Research & Education

Extract resin made into wood varnishes & ointments Social Uses Habitat for People - Tropical Rainforests of South America/ Southeast Asia/ Africa: ~ 60 million people living there Includes hunter-gatherers and shifting cultivators - Example: Korubu Tribe (Amazon Rainforest) Hunts wild animals & gatehrs leaves & fruits for subsistence Ecotourism - Forests remain protected + income gained through tourism - Tourists engage in activities that do not harm the natural environment Eg. Hiking, Camping, Rafting, Bird-Watching - Tourists responsible for Eco-Friendly Behaviour E.g. Not leaving litter behind, not damaging flora & fauna in nature reserves - Rules & Regulations to protect natural environment & sustain it - Example: Taman Negara in Peninsular Malaysia 1939: Established as a National Park to protect rainforests Now: Promoted as an ecotourism destination Conduction of Scientific Research - Scientists study forests plants to develop new medicines & new varieties of crops E.g. Banana, Coffee, Cocoa - Scientists study interactions between forest animal & plants with the environment E.g. how ewather changes affect animals & plants in the forest ecosystem

2235/ 01 GEOGRAPHY TOPIC THREE: NATURAL VEGETATION 2192/ 02 COMBINED HUMANITIES (GEOGRAPHY ELECTIVE) TOPIC ONE: NATURAL VEGETATION SUB-TOPIC 3.4/ 1.4: CASE STUDY OF DEFORESTATION IN A TROPICAL RAINFOREST

SUB-TOPIC 3.4/ 1.4: CASE STUDY OF DEFORESTATION IN A TROPICAL RAINFOREST A Deforestation 1 Definition - Deforestation is the permenant clearing & destruction of forests - World Resources Institute estimates that: 8000 years ago: forests covered 60 million km2 of the Earths land surface. 2005: 50% of the original forested area remains. 2 Causes of Rapid Deforestation Growing Worlds Population number of people who depend on forests as a resource demand for land Overcrowding caused an increased amount of land cleared to create more land. More land is needed for housing, agriculture and industrial uses. DCs vs LDCs In LDCs, there is a rapidly growing population. Hence, there is a higher rate of deforestation

B Case Study 1: Deforestation in Kalimantan, Indonesia (Source: Earth Our Home 3, Marshal Cavendish Education, Yee Sze Onn/ Khoo Ming Ghee/ Tan Say Pin) 1 Geography of Kalimantan, Indonesia - Location Two-thirds of the island of Borneo Total land area: 539560km2 780 times of Singapore 4 provinces (East, West, Central, South) Rich in natural resources E.g. Timber, Minerals, Precious Stones - Current Situation Last 25 years: facing rapid rate of deforestation World-Wide Fund for Nature estimates that in 2000-2002, deforestation of up to 12000km2/ year takes place. This is brought about by human activities 2 Causes of Deforestation in Kalimantan, Indonesia demand - population pressure agricultural activities demand for land. for - Indonesias population resettlement programme: Transmigrasi (Transmigration Policy)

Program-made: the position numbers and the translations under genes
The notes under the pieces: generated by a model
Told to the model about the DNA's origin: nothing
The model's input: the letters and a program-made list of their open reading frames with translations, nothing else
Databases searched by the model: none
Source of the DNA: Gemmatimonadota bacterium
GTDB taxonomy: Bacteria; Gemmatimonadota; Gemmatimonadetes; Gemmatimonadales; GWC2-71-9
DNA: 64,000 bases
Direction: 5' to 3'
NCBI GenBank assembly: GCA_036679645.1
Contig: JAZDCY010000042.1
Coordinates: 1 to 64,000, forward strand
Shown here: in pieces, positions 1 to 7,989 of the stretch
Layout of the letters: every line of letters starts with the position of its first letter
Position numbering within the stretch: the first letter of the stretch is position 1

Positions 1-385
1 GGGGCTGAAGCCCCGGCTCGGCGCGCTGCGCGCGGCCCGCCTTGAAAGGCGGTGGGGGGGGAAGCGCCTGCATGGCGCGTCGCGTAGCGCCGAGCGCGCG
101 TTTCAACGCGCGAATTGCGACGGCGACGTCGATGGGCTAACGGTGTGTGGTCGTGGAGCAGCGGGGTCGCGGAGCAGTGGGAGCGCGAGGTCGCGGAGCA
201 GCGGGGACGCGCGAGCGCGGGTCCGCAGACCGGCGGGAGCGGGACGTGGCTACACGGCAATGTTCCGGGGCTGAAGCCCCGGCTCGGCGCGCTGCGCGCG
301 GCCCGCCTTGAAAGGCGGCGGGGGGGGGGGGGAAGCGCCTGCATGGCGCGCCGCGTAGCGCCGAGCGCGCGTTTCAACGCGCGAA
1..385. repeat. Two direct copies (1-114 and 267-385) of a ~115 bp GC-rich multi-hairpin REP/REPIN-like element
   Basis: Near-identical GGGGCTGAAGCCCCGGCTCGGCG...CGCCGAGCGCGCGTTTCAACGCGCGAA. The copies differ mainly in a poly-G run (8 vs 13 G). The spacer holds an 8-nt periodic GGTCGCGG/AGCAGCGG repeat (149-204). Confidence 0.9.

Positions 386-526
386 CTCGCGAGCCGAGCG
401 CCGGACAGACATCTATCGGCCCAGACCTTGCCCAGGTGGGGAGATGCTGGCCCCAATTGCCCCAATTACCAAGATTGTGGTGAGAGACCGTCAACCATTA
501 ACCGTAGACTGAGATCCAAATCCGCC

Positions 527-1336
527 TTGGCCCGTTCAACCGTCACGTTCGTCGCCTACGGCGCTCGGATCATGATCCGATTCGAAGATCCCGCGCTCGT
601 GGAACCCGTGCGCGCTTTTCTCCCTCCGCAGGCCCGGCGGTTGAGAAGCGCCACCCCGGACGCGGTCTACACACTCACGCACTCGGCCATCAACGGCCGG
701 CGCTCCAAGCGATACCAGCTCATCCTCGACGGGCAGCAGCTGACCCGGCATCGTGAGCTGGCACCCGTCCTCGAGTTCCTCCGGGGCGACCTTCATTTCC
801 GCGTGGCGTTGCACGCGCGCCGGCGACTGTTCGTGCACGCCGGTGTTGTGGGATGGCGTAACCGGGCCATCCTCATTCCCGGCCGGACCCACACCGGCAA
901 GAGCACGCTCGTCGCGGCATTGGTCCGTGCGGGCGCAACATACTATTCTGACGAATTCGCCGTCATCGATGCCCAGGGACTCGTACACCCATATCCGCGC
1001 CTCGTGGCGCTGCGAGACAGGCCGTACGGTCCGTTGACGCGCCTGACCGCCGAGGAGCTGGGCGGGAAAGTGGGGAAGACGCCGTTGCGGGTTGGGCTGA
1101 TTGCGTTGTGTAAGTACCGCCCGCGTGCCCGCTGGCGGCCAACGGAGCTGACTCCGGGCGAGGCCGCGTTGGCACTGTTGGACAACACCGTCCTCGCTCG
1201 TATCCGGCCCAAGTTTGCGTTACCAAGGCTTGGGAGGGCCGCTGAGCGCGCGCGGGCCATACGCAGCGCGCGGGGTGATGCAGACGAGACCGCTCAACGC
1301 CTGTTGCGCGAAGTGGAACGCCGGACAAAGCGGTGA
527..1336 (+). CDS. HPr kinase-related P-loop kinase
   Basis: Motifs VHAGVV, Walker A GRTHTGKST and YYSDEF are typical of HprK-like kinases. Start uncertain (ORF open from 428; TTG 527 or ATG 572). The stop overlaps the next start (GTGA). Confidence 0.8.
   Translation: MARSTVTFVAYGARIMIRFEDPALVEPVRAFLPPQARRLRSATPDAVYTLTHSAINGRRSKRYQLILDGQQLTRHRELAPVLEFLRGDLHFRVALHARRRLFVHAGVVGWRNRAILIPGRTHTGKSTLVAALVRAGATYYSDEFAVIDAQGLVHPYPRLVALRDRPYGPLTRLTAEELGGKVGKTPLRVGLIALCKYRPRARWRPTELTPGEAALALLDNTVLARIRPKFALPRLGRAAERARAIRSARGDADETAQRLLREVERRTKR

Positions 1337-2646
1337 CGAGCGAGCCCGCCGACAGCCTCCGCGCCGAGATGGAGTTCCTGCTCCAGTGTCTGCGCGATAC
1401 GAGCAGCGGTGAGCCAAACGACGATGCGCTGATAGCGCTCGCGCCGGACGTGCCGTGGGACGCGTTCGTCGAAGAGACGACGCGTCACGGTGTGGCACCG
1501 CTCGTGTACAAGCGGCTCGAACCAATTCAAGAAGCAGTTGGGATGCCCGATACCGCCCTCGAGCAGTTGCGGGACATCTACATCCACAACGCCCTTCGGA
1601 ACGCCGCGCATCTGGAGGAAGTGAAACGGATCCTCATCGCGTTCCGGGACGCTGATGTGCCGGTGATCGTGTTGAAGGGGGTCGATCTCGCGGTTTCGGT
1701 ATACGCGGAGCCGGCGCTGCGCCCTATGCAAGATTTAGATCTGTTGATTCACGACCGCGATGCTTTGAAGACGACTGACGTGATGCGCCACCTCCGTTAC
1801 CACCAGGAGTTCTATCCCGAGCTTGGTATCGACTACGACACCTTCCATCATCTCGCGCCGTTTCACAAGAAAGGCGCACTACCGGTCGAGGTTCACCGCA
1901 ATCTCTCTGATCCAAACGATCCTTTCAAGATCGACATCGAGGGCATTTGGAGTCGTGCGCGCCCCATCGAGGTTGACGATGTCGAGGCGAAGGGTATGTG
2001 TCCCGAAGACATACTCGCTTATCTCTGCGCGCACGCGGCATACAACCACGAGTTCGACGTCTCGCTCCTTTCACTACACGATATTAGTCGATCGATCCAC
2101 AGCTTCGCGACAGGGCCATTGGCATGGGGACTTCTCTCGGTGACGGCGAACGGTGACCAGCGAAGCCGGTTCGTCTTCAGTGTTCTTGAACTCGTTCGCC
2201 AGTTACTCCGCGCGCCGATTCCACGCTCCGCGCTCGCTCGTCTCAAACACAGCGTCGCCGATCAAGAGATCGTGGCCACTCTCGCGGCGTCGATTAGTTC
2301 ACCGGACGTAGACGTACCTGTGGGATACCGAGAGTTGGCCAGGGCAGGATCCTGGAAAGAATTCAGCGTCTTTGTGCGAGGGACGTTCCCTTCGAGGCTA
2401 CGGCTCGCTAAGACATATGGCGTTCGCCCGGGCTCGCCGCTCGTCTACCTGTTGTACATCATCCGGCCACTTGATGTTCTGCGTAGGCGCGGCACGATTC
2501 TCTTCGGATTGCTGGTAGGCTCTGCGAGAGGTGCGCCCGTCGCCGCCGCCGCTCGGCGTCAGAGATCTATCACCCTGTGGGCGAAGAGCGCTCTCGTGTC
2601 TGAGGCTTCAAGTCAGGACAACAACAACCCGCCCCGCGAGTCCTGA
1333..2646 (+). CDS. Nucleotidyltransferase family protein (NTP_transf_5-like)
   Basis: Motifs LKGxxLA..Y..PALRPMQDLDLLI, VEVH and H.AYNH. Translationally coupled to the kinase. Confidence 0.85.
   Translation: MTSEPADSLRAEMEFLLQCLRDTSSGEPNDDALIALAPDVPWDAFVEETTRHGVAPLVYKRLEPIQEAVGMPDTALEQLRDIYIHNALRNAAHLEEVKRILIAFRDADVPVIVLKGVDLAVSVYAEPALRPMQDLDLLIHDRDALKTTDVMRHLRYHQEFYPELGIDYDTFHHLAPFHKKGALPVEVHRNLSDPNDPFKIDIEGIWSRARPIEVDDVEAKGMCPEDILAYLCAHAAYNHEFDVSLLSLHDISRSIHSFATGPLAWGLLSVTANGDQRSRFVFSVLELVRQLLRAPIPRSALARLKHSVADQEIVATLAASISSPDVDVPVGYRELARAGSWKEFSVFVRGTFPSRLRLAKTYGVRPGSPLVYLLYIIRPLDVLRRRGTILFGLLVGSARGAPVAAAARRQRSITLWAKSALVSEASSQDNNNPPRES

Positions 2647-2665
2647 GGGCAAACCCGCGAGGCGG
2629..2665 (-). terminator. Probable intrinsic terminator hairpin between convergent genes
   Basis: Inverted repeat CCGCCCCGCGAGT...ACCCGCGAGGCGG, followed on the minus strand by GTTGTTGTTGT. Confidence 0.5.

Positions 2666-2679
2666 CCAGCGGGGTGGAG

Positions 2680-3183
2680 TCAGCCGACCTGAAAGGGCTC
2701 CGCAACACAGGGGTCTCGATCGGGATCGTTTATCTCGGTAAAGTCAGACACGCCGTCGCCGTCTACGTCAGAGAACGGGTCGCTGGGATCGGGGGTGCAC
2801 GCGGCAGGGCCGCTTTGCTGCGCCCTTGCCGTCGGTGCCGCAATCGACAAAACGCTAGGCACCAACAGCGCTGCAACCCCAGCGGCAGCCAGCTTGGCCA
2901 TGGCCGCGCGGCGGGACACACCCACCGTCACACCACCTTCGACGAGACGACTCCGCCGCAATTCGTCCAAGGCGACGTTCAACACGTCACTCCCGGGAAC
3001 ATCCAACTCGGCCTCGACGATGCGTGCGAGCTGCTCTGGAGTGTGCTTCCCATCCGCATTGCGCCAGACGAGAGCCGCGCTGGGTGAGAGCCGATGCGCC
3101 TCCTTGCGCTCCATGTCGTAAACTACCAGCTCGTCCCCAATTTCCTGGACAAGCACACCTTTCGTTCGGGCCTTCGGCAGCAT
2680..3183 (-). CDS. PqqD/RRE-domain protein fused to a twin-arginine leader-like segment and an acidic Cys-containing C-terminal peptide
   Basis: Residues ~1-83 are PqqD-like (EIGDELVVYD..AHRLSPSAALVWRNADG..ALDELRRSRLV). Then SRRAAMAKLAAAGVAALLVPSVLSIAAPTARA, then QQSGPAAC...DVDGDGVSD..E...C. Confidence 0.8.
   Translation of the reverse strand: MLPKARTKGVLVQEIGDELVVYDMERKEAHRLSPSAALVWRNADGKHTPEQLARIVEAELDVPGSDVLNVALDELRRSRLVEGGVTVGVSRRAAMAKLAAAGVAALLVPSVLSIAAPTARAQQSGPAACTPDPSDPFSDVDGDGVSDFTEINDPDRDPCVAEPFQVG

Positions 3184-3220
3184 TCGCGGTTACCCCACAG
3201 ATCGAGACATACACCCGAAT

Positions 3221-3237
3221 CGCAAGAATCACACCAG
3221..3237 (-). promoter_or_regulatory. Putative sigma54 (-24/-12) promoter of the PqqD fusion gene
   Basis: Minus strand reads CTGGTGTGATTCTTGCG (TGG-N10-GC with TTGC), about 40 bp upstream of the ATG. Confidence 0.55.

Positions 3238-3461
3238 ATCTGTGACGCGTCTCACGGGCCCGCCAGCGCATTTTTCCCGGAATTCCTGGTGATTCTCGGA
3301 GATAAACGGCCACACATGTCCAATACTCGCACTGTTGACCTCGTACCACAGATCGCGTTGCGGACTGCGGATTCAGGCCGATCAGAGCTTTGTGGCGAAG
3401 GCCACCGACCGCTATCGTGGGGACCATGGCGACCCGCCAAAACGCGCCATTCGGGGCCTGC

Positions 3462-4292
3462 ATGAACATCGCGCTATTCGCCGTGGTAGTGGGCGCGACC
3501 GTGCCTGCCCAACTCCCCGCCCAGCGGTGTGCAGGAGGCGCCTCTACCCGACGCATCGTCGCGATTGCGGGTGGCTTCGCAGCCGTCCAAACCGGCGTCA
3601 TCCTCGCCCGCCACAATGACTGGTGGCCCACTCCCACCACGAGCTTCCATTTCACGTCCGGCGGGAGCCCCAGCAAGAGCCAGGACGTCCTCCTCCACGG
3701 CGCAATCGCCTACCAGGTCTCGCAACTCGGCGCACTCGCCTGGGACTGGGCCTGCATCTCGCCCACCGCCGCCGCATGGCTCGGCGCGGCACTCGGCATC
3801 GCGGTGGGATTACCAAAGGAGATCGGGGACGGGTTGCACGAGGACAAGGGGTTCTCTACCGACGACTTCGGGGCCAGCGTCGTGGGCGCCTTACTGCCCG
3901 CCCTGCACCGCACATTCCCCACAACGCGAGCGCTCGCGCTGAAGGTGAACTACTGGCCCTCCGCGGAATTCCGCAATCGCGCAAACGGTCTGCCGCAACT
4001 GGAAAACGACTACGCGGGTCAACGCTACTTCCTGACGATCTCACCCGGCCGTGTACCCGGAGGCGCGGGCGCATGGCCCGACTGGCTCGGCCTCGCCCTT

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agricultural land use -

Growth of settlements

Improved transport networks

Growth of Industries

Resettles Indonesians from densely populated areas to sparsely populated areas From Java/ Sumatra/ Bali/ Madura (overcrowded) To Iran Jaya/ Kalimantan/ Sulawesi (Land available) In Kalimantan New settlers grow crops in small holdings Small farms for growing rice/ coffee/ cocoa clear forests Extends farmland by clearing more forests grow more crops sell for profit Plantation Companies Oil palm commonly cultivated in plantations because it is: Cheap to grow Highly profitable good source of export earnings for Indonesia Kalimantan rainforests cleared (by burning) replaced by oil palm plantations 1998 to 2003: 10000km2 of rainforests cleared and converted to oil palm plantations population pressure Settlements become more crowded land cleared for housing Urbanisation occurs: Growth/ Expansion of towns/ cities In Kalimantan rural-urban migration People move from rural settlements (villages) to urban settlements (towns/ cities) rainforests cleared Example: Balikpapan (East Kalimantan) One of the largest cities in Kalimantan Population ~ 400000 Business centre for many national & international companies dealing with logging/ mining/ oil extraction Growth of cities Balikpapan has expanded into protected forest next to it (Sungei Wan Rainforest) Construction of transport networks to link settlements in Kalimantan E.g. Roads, Railway tracks Example: Trans-Kalimantan Highway 230km long Cuts through rainforests accessibility between two cities (Banjarmasin & Balikpapan) and allows access to previously remote forested areas in Kalimantan But this has made it easier for people to destroy even more forested areas Logging West Kalimantan: Rainforests of size 2.5 times of Singapore lost annually to logging Wood can be processed and exported at a very rapid pace

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Forest Fires